“Some of These Days”
Writer: Tom King
Artists: Lee Weeks, Michael Lark
Tom King writes a surprisingly poignant tale of Batman and Catwoman’s romance that spans a lifetime.
King crafts a story that starts out simple and then leads readers to a totally unexpected emotional place. Initially, Catwoman is introduced by stealing the Batmobile. This quickly escalates into a- do I dare say- cat and mouse game between her and Batman. It seems that Catwoman perpetually gains the upper hand over Batman. But the brilliance of King’s script is that things do not always appear as they seem. There are twists and turns as Batman and Catwoman continually court each other. Both characters are presented as crafty, resourceful, and most importantly, a little emotionally messed-up.
The flashback to Catwoman and Batman’s first “date” is a lot of fun. Flashing back shows more of the post-Rebirth continuity, while demonstrating why Batman and Catwoman belong together. It also serves as a set-up for the emotionally-charged flash-forward scene that is both unexpected and bittersweet.
Not to say the script is perfect. King’s writing tics are apparent here in the form of truncated, cryptic dialogue. It can be annoying to read, because it forces the reader to read heavily between the lines. Additionally, it teeters on being overly pretentious when the characters constantly repeat the same phrase or word back and forth. Honestly, it reads like a Brian Michael Bendis script at times.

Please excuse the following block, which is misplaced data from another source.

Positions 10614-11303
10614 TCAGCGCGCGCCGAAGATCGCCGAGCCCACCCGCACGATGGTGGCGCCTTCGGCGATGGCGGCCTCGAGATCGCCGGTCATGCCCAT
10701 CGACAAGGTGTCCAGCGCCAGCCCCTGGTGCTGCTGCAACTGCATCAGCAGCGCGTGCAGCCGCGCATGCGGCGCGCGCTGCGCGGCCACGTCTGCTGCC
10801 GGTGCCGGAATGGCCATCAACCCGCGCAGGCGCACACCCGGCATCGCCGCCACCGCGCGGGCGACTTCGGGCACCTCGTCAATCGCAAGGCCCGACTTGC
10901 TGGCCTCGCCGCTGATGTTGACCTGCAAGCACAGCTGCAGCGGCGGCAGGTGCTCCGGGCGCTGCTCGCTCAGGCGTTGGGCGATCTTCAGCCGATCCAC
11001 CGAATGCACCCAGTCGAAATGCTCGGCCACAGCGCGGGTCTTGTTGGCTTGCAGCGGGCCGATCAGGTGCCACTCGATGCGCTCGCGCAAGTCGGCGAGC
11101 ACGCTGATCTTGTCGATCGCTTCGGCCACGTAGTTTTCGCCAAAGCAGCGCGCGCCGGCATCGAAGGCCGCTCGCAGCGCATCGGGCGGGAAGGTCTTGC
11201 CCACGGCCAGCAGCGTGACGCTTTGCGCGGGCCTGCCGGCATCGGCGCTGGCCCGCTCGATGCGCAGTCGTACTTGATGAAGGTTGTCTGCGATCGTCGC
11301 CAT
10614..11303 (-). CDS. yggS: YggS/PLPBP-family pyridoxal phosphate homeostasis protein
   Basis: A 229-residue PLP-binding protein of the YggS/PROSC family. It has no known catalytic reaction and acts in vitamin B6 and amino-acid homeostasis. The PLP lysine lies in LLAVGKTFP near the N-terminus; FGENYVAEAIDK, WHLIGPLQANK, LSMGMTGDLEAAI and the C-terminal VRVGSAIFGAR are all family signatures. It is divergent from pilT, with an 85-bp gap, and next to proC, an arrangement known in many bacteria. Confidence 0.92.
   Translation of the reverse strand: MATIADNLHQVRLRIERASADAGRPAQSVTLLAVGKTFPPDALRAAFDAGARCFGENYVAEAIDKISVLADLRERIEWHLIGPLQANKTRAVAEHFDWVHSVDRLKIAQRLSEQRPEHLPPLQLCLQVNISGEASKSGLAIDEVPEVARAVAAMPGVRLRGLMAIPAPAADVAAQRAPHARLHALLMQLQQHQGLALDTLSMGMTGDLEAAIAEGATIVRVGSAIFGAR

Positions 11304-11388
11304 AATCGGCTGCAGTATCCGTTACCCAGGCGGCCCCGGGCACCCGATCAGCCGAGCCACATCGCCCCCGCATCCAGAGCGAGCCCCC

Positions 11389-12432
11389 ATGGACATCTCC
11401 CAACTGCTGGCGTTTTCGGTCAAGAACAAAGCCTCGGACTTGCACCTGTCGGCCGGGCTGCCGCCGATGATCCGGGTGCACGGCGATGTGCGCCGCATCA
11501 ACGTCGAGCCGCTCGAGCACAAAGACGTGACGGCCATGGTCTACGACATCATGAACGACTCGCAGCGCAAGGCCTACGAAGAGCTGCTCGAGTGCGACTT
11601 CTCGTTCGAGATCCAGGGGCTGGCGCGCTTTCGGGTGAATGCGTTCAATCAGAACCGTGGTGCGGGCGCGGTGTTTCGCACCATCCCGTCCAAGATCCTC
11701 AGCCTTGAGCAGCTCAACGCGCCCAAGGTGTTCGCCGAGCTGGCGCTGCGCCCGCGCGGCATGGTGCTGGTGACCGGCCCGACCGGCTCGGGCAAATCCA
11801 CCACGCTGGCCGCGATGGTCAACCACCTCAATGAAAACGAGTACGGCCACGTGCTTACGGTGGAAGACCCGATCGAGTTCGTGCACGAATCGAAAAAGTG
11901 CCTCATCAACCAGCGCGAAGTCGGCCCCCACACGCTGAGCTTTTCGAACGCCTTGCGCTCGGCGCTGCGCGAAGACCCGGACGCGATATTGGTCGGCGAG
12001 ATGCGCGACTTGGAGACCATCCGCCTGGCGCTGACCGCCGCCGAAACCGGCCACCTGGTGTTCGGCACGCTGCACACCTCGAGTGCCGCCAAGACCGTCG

It would behoove me to discuss Lee Weeks and Michael Lark’s inky art styles. Weeks-who provided the majority of the annual’s art-utilizes a lot of black to create a moody look. Weeks is a traditional pen and ink artist and the comic is visually richer for it. The way his backgrounds give us just enough details shows an impressionistic-like quality. Lark also offers a fantastic effort for his art in the flash-forward scenes. The lines are thinner than Weeks’ and he uses more computer effects in his work. This gives a cleaner, more modern feel, which is appropriate for scenes set in the future. Fortunately, both artists’ styles mesh very well, so the transition from one artist to another is subtle.
King is in top form with his writing. It is apparent that he is taking a lot of his personal experiences from his life and putting into these characters. It makes for such a heartfelt and emotional reading experience, that not even his occasionally odd dialogue tics can derail it.
Images courtesy of DC Entertainment